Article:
Posted by: Ben | October 31, 2009

if: Broken Legs

A Glulx game in IF Comp 09 by Sarah Morayati

As the text above might imply, this is a spoiler-containing review of Broken Legs by Sarah Morayati, which is a Glulx game in IF Comp 09.

Dance rooms are so much better than practice rooms. They’re bigger and full of wall-to-ceiling mirrors. So you’re surrounded by yourself and when you’re great you see it. Of course this means that when you suck you see it too but that only happened today. There are all these poster flats above the mirrors from shows even you haven’t heard of. Over in the corner are some gymnastic mats. And there are lights above you. There’s tile below you. There’s music all around you. All you need to do all the prancing that makes you shine. If only your shining was working. Why isn’t your shining working?

Within five minutes of starting to play one of these games I generally have a pretty good idea of what its final score is going to be, and the rating I write down after five minutes is more often than not within one point of the final rating the game gets.  Five minutes into this game I wrote down “10”.  Half an hour later, despite not having made any more progress, it hadn’t changed.  After two hours, I have a few more reservations.

This is one of those games where the PC’s expressive personality results in a hyper-characterised voice while retaining a second-person perspective, so you get the benefit of Lottie’s internal monologue while still feeling involved in the action.  There’s the sense that she’s clinging desperately to conceits made fragile by the discovery of her own limitations, which is certainly an experience that I can identify with.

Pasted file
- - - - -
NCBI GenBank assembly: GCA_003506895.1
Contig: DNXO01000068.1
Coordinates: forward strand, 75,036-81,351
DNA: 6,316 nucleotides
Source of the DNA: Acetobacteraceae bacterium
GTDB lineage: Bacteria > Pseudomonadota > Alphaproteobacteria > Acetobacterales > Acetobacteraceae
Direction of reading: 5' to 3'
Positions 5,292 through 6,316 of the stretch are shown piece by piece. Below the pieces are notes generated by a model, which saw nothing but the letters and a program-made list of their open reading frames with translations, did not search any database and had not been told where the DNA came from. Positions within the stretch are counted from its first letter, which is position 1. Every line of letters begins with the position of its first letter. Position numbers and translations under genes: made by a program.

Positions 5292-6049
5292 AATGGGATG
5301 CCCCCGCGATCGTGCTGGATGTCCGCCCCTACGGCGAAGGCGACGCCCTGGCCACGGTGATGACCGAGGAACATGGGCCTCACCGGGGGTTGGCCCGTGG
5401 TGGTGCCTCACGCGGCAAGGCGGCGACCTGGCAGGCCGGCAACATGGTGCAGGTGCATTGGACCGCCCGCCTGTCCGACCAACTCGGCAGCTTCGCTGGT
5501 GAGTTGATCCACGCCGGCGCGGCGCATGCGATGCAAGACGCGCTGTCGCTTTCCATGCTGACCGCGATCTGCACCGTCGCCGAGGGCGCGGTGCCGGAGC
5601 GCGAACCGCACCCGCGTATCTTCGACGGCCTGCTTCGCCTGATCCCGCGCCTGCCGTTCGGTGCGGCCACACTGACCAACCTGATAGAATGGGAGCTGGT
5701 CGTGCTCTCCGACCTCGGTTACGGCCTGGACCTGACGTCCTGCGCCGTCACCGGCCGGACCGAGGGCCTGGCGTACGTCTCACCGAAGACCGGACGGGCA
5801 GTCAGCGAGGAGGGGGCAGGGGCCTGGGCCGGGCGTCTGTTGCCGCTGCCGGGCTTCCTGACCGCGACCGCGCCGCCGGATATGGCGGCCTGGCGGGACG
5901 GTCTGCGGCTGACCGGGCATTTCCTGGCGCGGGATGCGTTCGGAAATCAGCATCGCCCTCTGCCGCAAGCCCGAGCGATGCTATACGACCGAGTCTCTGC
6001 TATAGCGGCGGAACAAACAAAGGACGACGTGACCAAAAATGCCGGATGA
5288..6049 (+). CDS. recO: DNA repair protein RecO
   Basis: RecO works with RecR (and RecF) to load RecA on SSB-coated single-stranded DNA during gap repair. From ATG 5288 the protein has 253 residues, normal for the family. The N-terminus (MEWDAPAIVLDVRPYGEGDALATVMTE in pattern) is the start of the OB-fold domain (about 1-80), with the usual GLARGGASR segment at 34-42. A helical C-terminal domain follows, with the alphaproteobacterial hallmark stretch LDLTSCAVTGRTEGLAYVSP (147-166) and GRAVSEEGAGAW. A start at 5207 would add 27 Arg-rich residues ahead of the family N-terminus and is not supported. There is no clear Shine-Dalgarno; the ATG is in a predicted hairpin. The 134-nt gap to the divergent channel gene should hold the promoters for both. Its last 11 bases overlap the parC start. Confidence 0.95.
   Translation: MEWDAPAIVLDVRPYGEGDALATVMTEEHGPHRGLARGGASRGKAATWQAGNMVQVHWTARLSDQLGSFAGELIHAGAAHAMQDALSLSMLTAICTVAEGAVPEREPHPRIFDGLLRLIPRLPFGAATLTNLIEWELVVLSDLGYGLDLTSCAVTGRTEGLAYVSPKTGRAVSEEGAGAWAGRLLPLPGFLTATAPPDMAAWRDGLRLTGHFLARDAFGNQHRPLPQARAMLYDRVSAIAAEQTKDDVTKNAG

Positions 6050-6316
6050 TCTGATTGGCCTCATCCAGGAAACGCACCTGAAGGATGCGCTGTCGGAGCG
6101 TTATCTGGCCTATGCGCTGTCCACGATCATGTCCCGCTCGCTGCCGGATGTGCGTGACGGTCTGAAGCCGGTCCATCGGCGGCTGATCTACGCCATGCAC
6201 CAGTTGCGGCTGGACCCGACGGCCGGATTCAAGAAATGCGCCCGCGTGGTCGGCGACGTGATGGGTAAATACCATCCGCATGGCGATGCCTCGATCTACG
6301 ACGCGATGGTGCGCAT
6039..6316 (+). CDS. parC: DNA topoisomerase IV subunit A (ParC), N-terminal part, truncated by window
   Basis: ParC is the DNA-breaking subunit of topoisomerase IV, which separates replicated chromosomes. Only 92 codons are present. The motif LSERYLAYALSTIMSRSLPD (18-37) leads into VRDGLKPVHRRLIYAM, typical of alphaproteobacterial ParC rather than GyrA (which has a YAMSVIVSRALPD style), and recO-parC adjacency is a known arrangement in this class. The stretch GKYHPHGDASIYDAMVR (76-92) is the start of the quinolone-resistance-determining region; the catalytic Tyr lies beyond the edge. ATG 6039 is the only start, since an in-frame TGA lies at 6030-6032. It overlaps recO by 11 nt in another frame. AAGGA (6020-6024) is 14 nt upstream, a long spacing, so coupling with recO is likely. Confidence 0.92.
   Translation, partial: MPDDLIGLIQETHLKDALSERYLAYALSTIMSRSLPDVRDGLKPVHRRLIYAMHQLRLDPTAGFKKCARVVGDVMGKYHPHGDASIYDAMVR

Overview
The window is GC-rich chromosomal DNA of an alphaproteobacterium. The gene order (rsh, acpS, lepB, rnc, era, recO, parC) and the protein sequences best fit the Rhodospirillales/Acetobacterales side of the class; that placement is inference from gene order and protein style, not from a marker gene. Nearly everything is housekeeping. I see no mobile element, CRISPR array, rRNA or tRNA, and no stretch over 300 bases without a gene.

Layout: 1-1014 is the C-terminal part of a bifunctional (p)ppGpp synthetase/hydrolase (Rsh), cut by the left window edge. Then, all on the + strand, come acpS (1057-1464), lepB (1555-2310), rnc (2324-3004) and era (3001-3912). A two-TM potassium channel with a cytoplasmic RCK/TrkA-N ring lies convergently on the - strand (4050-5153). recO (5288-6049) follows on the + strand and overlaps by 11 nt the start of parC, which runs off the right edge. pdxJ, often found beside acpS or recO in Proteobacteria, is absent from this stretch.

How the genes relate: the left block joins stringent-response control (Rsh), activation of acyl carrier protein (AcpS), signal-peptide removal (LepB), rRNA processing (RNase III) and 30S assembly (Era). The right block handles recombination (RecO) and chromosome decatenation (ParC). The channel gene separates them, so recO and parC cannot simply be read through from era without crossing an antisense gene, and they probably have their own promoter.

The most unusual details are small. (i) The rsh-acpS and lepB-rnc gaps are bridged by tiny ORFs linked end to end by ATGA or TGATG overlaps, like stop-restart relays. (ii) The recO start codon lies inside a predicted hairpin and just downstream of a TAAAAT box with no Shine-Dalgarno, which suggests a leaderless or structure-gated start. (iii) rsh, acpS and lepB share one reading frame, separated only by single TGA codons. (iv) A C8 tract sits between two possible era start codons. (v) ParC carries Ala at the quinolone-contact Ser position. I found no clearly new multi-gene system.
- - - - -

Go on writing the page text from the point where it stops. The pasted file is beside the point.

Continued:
My favourite response? On trying to examine or pick up something that isn’t there:

There’s nothing like that here. You’d think Bridger would keep things around.

It’s nice to finally be able to play an unpleasant character who’s actually supposed to be unpleasant.  But then, everybody in Broken Legs is vain, or deceitful, or stupid, or all three.  In fact the plot twist hinges on the fact that the character you might have been rooting for could be the very worst of the lot.  If you were inclined toward the thoughtful consideration of such things you might find it misanthropic, or even misogynistic.  That’s an exaggeration, but Lottie’s worldview leaves little room for affection.

The other signs of high production values include the WHAT IS ___ feature which provides an idiot’s guide to the theatre plus a multilayered backstory, and a help system implemented in game by calling your parents on a cellphone.  It probably takes realism a little too far by making the “help” worse than useless, though.

All this means that it’s possible to develop a very high opinion of the game before getting round to solving the puzzles.  Oh Christ, the puzzles.  (And this is where I have to add the disclaimer: maybe I’m being thick, but…)  There’s a puzzle that requires a working knowledge of conservatory rehersal etiquette and an appreciation that automatic door-opening does not necessarily imply automatic door-closure.  There are timed puzzles that can only be calculated by counting how many turns they took from your unsuccessful transcript.  There’s the whole whacking-someone-with-a-music-stand thing.  I understand that it’s designed so the solution can be painfully teased out after many hours of unsuccessful playthroughs, but is that really what we’ve got time for in a tight 24-game schedule?

Still, it’s a glossy advert for interactive fiction as art and entertainment, and something I’ll be recommending to people long after this particular competition is over, which means on my rating system it deserves a 10.  Maybe.

Rating: Great
Next: zork, buried chaos

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